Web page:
May 25, 2009 Researchers from the La Jolla Institute for Allergy & Immunology have pinpointed the cellular defect that increases the likelihood, among eczema sufferers, of developing eczema vaccinatum, a severe and potentially fatal reaction to the smallpox vaccine. The research, conducted in mouse models, was funded under a special research network created by the National Institutes of Health in 2004. The network is working toward the development of a new smallpox vaccine that could be administered to the millions of Americans who suffer from atopic dermatitis, a chronic, itchy skin condition commonly referred to as eczema.
The La Jolla Institute's Toshiaki and Yuko Kawakami, M.D.s, Ph.D.s., a husband and wife scientific team, led the research group which found that activity levels of Natural Killer (NK) cells played a pivotal role in the development of eczema vaccinatum in the mice. The activity of the NK cells, which are disease fighting cells of the immune system, was significantly lower in the mice that developed eczema vaccinatum than in normal mice that also received the smallpox vaccine. This knowledge opens the door to one day developing therapies that could potentially boost NK cell activity in eczema sufferers.
"Since atopic dermatitis affects as many as 17 percent of children in the U. S. and since eczema vaccinatum carries a fatality rate of 5-10 percent, therapies that prevent or treat eczema vaccinatum successfully are crucial should the need for mass vaccination against smallpox arise in response to bioterrorism," said Harvard pediatrics professor Raif S. Geha, M.D., chief of immunology at Boston Children's Hospital and a principal investigator in the NIH funded network investigating eczema vaccinatum. "The discovery of the Kawakami team, who are participants in the NIH network, is an important step towards this goal."
People with active atopic dermatitis (eczema), or who have outgrown atopic dermatitis, and the people they live with currently cannot receive smallpox vaccinations because of the risk of eczema vaccinatum. While uncommon, eczema vaccinatum can develop when atopic dermatitis patients are given the smallpox vaccine or come into close personal contact with people who recently received the vaccine. It is estimated that a significant portion of the U.S. population is currently not eligible for smallpox vaccination.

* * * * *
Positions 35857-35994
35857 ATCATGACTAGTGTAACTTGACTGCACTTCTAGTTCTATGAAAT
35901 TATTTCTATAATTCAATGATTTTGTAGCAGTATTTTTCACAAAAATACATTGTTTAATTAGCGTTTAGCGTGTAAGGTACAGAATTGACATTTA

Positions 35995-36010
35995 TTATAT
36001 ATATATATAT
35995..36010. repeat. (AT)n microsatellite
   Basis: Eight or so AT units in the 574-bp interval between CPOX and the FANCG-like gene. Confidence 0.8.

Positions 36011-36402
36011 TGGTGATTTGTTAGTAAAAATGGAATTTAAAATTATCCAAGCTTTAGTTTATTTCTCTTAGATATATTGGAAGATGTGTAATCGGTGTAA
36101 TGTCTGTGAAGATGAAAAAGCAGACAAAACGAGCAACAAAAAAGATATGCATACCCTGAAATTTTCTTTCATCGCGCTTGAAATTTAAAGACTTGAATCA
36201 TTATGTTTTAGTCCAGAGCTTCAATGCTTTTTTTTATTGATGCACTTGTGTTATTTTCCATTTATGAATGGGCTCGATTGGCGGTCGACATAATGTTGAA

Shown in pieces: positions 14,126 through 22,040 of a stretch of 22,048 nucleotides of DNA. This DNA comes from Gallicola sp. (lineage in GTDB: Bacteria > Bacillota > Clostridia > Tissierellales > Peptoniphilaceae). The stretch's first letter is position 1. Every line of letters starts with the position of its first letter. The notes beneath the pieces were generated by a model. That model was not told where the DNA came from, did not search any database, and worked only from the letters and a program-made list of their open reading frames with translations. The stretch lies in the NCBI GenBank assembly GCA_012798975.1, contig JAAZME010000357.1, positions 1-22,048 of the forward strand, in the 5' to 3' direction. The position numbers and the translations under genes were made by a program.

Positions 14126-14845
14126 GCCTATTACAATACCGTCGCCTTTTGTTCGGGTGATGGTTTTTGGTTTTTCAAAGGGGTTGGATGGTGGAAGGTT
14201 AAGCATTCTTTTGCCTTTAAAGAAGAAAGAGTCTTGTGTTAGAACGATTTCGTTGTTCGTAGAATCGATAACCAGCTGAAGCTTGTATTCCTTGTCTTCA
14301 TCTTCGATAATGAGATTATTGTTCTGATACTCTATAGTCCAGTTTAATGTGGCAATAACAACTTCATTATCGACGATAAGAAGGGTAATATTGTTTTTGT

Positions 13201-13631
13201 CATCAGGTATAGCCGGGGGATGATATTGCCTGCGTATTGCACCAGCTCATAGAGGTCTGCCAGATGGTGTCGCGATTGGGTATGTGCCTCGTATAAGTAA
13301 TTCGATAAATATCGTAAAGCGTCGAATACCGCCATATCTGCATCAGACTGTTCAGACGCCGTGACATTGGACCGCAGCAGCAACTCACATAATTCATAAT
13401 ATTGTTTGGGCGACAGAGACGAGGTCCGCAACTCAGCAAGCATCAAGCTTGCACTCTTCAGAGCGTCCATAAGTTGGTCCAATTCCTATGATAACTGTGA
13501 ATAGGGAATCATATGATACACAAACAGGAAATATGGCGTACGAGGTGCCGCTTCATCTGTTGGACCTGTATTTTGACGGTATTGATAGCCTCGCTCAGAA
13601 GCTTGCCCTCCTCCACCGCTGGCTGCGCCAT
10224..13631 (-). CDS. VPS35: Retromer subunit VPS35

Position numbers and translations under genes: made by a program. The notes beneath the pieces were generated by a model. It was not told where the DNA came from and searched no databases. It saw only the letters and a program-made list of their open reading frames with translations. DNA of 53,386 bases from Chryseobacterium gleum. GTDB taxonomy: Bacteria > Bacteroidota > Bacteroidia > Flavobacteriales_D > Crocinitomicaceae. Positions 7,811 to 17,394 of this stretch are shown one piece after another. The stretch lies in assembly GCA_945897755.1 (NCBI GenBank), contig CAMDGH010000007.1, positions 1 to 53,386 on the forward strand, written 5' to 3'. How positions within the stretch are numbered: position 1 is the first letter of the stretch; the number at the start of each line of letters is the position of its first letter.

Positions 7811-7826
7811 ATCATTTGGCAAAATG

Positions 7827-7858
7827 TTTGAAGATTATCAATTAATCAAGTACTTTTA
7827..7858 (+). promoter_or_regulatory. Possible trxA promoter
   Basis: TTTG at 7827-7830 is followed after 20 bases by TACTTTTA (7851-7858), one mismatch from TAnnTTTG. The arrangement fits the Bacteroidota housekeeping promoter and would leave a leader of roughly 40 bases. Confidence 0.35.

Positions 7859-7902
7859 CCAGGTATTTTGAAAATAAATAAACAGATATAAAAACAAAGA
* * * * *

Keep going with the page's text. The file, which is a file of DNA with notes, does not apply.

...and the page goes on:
"This discovery answers an important question that has long eluded the scientific community, "why people with atopic dermatitis were susceptible to developing eczema vaccinatum upon receiving the smallpox vaccine, while the general population was not," said Mitchell Kronenberg, the La Jolla Institute's president & scientific director. "It marks a significant advance toward the goal of ensuring that everyone can one day be protected against the smallpox virus."
The finding was published today in the online version of the Journal of Experimental Medicine in a paper entitled, "Inhibition of NK cell activity by IL-17 allows vaccinia virus to induce severe skin lesions in a mouse model of eczema vaccinatum." La Jolla Institute scientist Shane Crotty, Ph.D., also contributed to the study.
Regarded as the deadliest disease ever known to man, smallpox was officially eradicated worldwide in 1980 and routine vaccinations against the disease ended in the U.S in 1972. However, bioterrorism concerns have arisen over recent years regarding the deliberate distribution of the smallpox virus, which might make smallpox vaccinations once again necessary. Such concerns led to the creation of the Atopic Dermatitis and Vaccinia Network (ADVN), a consortium of medical and research institutions nationwide developed by the National Institute of Allergy and Infectious Diseases, part of the National Institutes of Health. The network, which provided grant funding for the Kawakami's studies under NIH contact N01-AI40030C, was launched in 2004 with the goal of developing a new smallpox vaccine that would be safe for atopic dermatitis sufferers. It includes three consortiums, involving data, clinical testing and animal studies, of which Drs. Kawakami and the La Jolla Institute are members.
The Animal Studies Consortium was created to establish animal models of atopic dermatitis and investigate their immune responses to vaccinia — the virus used in smallpox vaccine. Drs. Kawakami were invited to join the consortium due to their creation of a new, more effective atopic dermatitis mouse model in 2004.
In their study, Drs. Kawakami showed that eczema-infected mice had higher levels of IL-17 cells, which are known to inhibit NK cell activity. "This higher level of IL-17 cells slowed down the ability of the NK cells to kill the vaccinia virus," said Yuko Kawakami, noting people with atopic dermatitis are also known to have higher numbers of IL-17 producing cells. "This led to the development of eczema vaccinatum when these mice received the smallpox vaccine."
Drs. Kawakami tested their theory by stimulating more NK cell activity in the eczema-infected mice. The higher activity led to the elimination of the eczema vaccinatum infection. "We are very excited by these findings, " said Toshiaki Kawakami. "Developing a safer smallpox vaccine is the most important thing in this field."
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